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What is Jet Lag and How Can You Avoid It? 

by AIFS Abroad
Woman asleep on plane in window seat

Jet lag — the notorious nemesis of every world traveler and study abroad participant. We’ve all been there: you step off the plane, excited to explore to your heart’s content, only to find yourself battling to stay awake.  

Here’s everything you need to know about jet lag, and how to avoid it if you’re about to embark on a study abroad or internship program overseas. 

What is Jet Lag? 

According to the CDC, “Jet lag is caused by a mismatch between a person’s normal daily rhythms and a new time zone.” Essentially, your body becomes a time-traveler, causing a misalignment between its internal clock and the time zone of your destination, making you feel like a zombie. It can affect your mood and ability to concentrate, as well as your physical and mental performance. Luckily, there are ways to minimize its effects! 

Who Experiences Jet Lag?  

Spoiler alert: basically anyone who travels across multiple time zones!

Jet lag doesn’t discriminate. Whether you’re a frequent flyer or a first-time globetrotter, crossing time zones can throw your body into a temporary state of chaos. It’s the price we pay for the thrill of exploring far-flung corners of the world. 

How Long Does Jet Lag Last? 

The duration of jet lag varies from person to person, but on average, it takes about a day to recover for each time zone crossed. So, if your flight to your study abroad program destination spanned six time zones, prepare for a week of sleepiness. But don’t worry, we’ve got some tips and tricks to help with that below. 

Is Jet Lag Worse Going to or From Your Destination? 

The age-old debate. We wish we had a more satisfying answer, but the truth is — it depends on the individual. Some find it harder to adjust when arriving, while others struggle when returning home.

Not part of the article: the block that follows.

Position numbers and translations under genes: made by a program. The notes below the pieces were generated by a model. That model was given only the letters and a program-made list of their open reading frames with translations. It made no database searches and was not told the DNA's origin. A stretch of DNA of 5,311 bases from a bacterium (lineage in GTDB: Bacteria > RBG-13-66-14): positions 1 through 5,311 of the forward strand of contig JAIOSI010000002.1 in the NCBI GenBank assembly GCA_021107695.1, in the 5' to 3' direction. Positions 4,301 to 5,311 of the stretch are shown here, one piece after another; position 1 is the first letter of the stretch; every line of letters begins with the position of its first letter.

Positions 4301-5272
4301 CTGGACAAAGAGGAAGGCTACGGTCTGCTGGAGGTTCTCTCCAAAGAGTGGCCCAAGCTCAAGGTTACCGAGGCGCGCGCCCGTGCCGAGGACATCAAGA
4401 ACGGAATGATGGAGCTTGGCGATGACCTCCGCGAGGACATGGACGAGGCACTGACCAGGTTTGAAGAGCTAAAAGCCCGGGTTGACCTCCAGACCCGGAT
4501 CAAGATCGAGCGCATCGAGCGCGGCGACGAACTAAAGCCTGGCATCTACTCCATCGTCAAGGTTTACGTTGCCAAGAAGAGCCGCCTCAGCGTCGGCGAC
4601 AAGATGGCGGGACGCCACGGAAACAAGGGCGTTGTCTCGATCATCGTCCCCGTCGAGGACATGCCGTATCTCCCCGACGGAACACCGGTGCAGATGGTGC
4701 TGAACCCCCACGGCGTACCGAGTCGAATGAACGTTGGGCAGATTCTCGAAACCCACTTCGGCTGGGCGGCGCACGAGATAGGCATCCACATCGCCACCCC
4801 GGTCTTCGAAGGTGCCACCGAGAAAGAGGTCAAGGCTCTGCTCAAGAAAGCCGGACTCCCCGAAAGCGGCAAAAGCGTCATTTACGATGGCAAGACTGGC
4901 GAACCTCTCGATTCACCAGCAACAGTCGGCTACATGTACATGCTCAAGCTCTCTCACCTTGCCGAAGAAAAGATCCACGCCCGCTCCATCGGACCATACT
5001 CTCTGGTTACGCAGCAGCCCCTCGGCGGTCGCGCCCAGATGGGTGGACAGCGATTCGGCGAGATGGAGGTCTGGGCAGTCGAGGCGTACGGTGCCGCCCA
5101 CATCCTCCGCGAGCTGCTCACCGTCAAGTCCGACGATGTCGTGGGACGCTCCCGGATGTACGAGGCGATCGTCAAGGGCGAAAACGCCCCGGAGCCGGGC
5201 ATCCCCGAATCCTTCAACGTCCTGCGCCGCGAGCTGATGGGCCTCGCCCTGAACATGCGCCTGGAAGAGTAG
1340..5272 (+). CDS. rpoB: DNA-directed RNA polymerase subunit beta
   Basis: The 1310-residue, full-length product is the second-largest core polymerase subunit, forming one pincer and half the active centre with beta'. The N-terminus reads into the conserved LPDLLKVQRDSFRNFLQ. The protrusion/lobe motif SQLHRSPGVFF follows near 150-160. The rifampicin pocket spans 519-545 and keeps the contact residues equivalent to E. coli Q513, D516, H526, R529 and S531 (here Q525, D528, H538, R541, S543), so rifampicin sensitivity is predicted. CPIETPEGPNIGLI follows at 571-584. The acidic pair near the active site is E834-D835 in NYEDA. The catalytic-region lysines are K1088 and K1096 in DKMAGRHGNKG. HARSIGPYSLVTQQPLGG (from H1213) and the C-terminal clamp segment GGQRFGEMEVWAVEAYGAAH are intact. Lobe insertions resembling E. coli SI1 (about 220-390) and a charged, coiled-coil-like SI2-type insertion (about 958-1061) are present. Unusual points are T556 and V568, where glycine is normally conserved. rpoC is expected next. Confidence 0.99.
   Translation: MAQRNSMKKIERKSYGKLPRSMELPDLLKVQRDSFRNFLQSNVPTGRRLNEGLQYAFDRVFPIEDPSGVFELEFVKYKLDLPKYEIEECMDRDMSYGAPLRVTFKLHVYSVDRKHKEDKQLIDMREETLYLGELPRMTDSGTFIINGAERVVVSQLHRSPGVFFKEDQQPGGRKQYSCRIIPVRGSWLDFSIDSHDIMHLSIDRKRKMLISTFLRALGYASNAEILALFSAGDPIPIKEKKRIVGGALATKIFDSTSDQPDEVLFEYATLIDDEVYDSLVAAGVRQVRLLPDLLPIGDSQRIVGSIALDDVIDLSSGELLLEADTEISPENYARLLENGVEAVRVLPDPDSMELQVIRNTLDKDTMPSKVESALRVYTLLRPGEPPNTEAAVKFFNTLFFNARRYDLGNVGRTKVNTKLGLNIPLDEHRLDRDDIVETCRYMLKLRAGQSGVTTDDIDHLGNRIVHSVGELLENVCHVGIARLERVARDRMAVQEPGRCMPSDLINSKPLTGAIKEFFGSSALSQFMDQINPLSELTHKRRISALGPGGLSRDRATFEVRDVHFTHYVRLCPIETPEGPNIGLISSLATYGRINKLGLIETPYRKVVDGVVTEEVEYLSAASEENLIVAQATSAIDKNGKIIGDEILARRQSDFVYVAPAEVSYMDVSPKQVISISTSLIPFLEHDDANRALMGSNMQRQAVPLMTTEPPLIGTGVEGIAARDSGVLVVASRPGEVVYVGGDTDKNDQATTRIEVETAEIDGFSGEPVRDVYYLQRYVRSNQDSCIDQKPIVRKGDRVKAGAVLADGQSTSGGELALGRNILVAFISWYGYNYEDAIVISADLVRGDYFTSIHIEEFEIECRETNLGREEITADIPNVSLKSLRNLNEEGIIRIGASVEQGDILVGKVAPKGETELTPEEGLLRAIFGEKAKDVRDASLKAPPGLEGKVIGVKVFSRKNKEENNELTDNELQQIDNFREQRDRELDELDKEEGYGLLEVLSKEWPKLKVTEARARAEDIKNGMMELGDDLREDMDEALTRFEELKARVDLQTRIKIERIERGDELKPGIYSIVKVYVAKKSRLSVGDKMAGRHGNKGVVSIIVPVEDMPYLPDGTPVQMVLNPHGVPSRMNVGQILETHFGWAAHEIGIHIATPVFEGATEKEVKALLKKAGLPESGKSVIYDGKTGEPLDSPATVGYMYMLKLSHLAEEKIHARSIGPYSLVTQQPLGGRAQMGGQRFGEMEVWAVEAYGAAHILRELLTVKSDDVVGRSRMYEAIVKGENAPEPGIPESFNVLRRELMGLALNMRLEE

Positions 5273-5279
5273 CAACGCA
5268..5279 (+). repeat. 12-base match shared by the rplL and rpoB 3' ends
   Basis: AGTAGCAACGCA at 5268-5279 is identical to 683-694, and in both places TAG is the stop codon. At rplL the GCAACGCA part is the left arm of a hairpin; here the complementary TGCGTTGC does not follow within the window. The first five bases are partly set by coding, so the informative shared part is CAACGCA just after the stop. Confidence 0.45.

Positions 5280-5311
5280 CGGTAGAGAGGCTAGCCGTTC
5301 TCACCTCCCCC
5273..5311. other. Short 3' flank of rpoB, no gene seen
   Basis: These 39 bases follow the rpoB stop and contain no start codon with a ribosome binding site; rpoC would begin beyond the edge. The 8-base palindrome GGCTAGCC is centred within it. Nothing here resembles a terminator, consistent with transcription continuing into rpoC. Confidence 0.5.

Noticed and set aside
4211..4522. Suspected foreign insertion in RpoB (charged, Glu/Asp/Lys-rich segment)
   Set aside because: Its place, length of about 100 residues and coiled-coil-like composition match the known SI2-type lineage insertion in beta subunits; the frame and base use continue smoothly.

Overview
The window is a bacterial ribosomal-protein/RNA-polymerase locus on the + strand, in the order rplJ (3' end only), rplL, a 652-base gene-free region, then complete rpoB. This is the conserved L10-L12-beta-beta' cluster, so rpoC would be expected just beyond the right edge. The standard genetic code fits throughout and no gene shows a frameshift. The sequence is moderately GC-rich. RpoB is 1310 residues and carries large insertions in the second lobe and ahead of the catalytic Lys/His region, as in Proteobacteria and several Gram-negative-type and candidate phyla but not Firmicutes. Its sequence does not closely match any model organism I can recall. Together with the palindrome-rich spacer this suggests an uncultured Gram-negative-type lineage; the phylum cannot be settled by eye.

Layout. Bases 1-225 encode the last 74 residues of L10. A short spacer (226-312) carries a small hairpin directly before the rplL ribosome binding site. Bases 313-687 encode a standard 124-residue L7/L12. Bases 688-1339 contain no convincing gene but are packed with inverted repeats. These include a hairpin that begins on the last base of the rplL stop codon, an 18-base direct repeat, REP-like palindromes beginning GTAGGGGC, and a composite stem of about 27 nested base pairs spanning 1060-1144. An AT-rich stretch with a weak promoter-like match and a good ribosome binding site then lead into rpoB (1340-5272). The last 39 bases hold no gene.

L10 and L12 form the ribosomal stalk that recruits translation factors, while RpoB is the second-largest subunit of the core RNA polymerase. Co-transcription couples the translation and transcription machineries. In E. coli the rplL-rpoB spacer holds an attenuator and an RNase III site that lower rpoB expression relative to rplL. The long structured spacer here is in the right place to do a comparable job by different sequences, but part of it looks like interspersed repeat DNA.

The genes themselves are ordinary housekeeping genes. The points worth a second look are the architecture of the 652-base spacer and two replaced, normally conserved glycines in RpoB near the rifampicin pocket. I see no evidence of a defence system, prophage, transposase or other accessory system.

Young woman sleeping with eyemask on

Getting Proactive: Tips for Avoiding Jet Lag 

Adjust ahead of time

The CDC recommends adjusting your body’s natural clock to the time zone of your destination for a few days before you leave for your destination. 

  • If traveling west, go to bed an hour or two later than usual
  • If traveling east, go to bed an hour or two earlier than usual

Prepare your tummy 

Stomach problems are a symptom of jet leg, so try to eat smaller meals before and during travel. 

Tips for Coping with Jet Lag 

Do as the Romans Do  

If you are traveling to a time zone that is more than 3 hours ahead or behind your home time zone, try following the sleep routines of your destination when you get there. 

Avoid Alcohol 

At least when you first arrive, try to avoid drinking anything containing alcohol, as it can disrupt your sleep. 

Caffeine 

Caffeine can be useful, as long as you use it strategically. Try not to have it in the evening, for instance. 

young woman drinking Water at the Vatican Fountain in Rome, Italy

Hydrate, Hydrate, Hydrate 

The one thing you should be drinking is water. It’s cliche to say at this point, but stay hydrated! This helps combat dehydrating effects of air travel and supports your body’s adjustment to the new time zone. 

“During and after your flight, it’ll be important to stay hydrated so you can go-go-go and not be hurting from a dehydration headache. Whenever you get the chance to fill up your water bottle, do it! That gives you incentive to drink more water as well.”

– Mikayla M., AIFS Abroad in Maynooth, Ireland alum

Soak Up the Sun 

Exposure to natural light helps regulate your body’s internal clock, so try to stay in well-lit areas during the day. 

Power Naps 

If you’re sleepy during the day, take a little nap, but no more than 15-20 minutes. This way you’ll get some energy, while still being able to sleep at night. 

“A time change that drastic already takes a long time to get used to, but on top of it, getting absolutely no sleep when you have to force yourself to stay awake for longer than usual is rough”

– Emma J., AIFS Abroad in Rome, Italy alum

Stay Active 

Go on a little jog or get a walk in to explore your surroundings upon arrival. Engaging in light physical activity boosts your energy levels and can help reset your internal clock. 

Melatonin 

If you’re struggling to sleep at night, it’s said that taking melatonin can help regulate your sleep-wake schedule — but remember to always speak with your healthcare provider first! If you’re worried it won’t be enough, you can also ask them about other medications or sleep aids that may help you sleep at night. 

Now you’re ready to take on the world and conquer jet lag like a seasoned adventurer when you study or intern abroad! 

Jet lag is something even regular globetrotters experience, but hopefully now that you’ve read this article, it will be one less thing to worry about when you study or intern abroad.

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